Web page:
Gender-based violence in Burundi: A survivor's testimony

Audrey Inarukundo from the National Network of Young People Living with HIV (RNJ+) shares the testimony of a young rape survivor from Burundi. This young woman has agreed to share her experience because she recognises that, if nothing is done to help the survivors of gender-based violence, the perpetrators of these acts will continue.

<p>RNJ+ is the young people's positive network in Burundi, which is a liefline for young people most affected by HIV.</p>RNJ+ is the young people's positive network in Burundi, which is a liefline for young people most affected by HIV. © Alliance

‘NK’, from north Burundi, is now 18. She was orphaned at a young age, and never knew her parents. She was raised by her grandmother until her grandmother died, and was then raised by her uncle who abused her. When NK reached, as she describes it, “the age of reason”, she decided to leave her native province and go to the capital to look for work.

NK arrived in Bujumbura at the age of 17 and worked as a cleaner. She worked for her boss without issue, but met a boy who was working as a cook, who told her he loved her and wanted to marry her.

"The day I could never forget was a Sunday in May, this year,” says NK. “Pretending we were engaged, he asked me to go with him to see his family, so he could introduce me. I don't think I'll ever forget what happened to me that day. I was taken to a house where there were more than seven men, including my so-called fiancé. When I asked him if this was the family he wanted to introduce me to, he crudely told me that I was to say nothing, the only thing I had to do for now was sleep with him, which I didn't agree to, so he took me by force. I struggled, but in vain, because some of the other men helped him and he eventually raped me. Afterwards, he invited his friends to do the same, but I pleaded with them and in the end, they let me go."

The only thing I had to do for now was sleep with him, which I didn't agree to.

After experiencing this horrendous event, NK returned to work feeling ashamed and not knowing what to do. She continued to work as if nothing had happened. A month later, she grew worried when her period was late, so she took a pregnancy test which was positive. When she informed the man who raped her, he told her:  "You can't hold me responsible, I don't even know you."

NK said nothing after that. She continued to work while the boy left his job. A few days later, her boss discovered she was pregnant and fired her. She was unable to find another job, given her pregnancy, and she was forced to live on the streets for a few days. By the time I met her, she had managed to find accommodation with a woman who had agreed to take her in. But this woman's husband does not want NK in his house so she lives there knowing she could be kicked out at any time.

NK told me: "I'm afraid of ending up on the streets again because I have nowhere to go, but I don't know what to do, I've placed my fate in God's hands."

NK says she wants to appeal to everyone to get involved in eradicating gender-based violence rather than thinking it is just the government's responsibility.

She said: "Everyone should strive to bring an end to gender-based violence. A perpetrator would not be happy if he realised that what happened to me could happen to his sister, daughter, wife or aunt. The government must apply the law so that the perpetrators will be afraid to commit these crimes because they will be in fear of the law. Families should view girls and boys as being equal because sometimes what happens to girls is partly the result of families not wanting to accept the equality of children.”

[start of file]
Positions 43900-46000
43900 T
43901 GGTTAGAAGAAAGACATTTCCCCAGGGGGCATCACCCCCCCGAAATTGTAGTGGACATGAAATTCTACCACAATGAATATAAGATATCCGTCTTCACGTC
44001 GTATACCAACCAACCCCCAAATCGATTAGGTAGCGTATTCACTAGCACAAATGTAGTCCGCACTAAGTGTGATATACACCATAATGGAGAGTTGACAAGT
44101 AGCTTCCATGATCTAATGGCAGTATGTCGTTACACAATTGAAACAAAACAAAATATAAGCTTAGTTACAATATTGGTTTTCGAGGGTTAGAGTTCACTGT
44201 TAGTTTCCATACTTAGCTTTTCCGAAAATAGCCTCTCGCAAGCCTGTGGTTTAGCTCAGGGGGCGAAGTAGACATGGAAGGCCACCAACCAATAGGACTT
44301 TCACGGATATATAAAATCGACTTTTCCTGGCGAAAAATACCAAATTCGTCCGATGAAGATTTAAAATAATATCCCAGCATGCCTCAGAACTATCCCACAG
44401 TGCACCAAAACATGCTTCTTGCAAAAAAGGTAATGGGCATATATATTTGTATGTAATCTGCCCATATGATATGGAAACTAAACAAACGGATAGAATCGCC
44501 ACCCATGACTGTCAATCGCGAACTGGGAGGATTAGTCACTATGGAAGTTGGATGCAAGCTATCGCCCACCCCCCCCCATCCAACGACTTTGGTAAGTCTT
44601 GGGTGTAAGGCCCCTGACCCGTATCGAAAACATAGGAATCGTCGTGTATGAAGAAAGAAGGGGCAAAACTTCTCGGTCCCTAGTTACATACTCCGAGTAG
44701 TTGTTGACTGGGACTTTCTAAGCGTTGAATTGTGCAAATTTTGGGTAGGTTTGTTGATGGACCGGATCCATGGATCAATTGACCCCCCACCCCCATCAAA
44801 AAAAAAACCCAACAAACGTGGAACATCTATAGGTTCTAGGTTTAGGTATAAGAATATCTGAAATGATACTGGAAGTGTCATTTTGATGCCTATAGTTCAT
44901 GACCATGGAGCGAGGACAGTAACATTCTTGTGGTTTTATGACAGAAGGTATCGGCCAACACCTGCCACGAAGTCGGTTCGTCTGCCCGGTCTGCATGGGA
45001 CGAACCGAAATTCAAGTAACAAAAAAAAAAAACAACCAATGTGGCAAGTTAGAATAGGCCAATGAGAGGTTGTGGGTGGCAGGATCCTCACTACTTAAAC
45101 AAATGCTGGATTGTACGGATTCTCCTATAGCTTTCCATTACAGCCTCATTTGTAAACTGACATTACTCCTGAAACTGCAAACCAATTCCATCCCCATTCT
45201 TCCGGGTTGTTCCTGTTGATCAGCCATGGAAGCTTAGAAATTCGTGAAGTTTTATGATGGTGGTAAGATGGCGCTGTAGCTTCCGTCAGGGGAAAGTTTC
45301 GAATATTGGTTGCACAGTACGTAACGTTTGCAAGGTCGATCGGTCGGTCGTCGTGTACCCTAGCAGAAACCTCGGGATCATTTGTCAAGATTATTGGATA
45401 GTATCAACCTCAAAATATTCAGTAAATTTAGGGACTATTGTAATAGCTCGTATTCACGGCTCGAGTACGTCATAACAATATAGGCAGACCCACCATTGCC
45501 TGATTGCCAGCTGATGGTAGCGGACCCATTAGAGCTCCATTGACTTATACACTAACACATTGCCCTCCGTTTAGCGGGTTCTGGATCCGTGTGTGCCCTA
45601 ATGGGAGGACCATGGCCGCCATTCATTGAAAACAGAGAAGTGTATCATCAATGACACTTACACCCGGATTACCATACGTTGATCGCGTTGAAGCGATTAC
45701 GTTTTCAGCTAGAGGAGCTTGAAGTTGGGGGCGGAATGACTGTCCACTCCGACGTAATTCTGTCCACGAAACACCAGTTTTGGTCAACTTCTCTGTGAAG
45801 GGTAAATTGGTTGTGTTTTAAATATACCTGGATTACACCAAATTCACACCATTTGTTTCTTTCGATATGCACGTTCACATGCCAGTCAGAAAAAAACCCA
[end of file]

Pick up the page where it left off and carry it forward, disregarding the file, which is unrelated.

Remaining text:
A perpetrator would not be happy if he realised that what happened to me could happen to his sister, daughter, wife or aunt.

We at RNJ+ believe that boys and young girls should be treated equally and equitably. Everyone should know their rights and perhaps this could help bring an end to gender-based violence and thus achieve gender equality.

GBV in Burundi: The facts

Gender-based violence (GBV) is one of the most pervasive human rights abuses in the world. Globally, one in three women will be raped, beaten, coerced into sex or experience other abuse during their lifetime.

GBV is widespread in Burundi. Around 4,000 cases of gender-based violence were reported in 2010, 94% of which related to women and girls. A 2013 survey found 16% of people had experienced some form of physical or non-physical sexual violence, and the majority of cases happened to 16 to 20-year-olds.

Acknowledging the extent of the problem, the government established a law for the prevention, protection and punishment of GBV, which was adopted in December 2015.

This law has now been in existence for two years yet, the texts of the law are generally not applied. This means those experiencing GBV are unaware there is a law that protects them. Thus, when they suffer it is not clear who to turn to or what to do.

Rather, most of those who experience violence decide to remain silent or allow their families to settle the issue with the perpetrators. In most cases, this only furthers the physical and psychological suffering of those who have experienced GBV, sometimes even driving them to commit suicide due to feelings of isolation and abandonment.

The work we are doing at RNJ+ is fighting to change this, so that people such as NK can have brighter futures.

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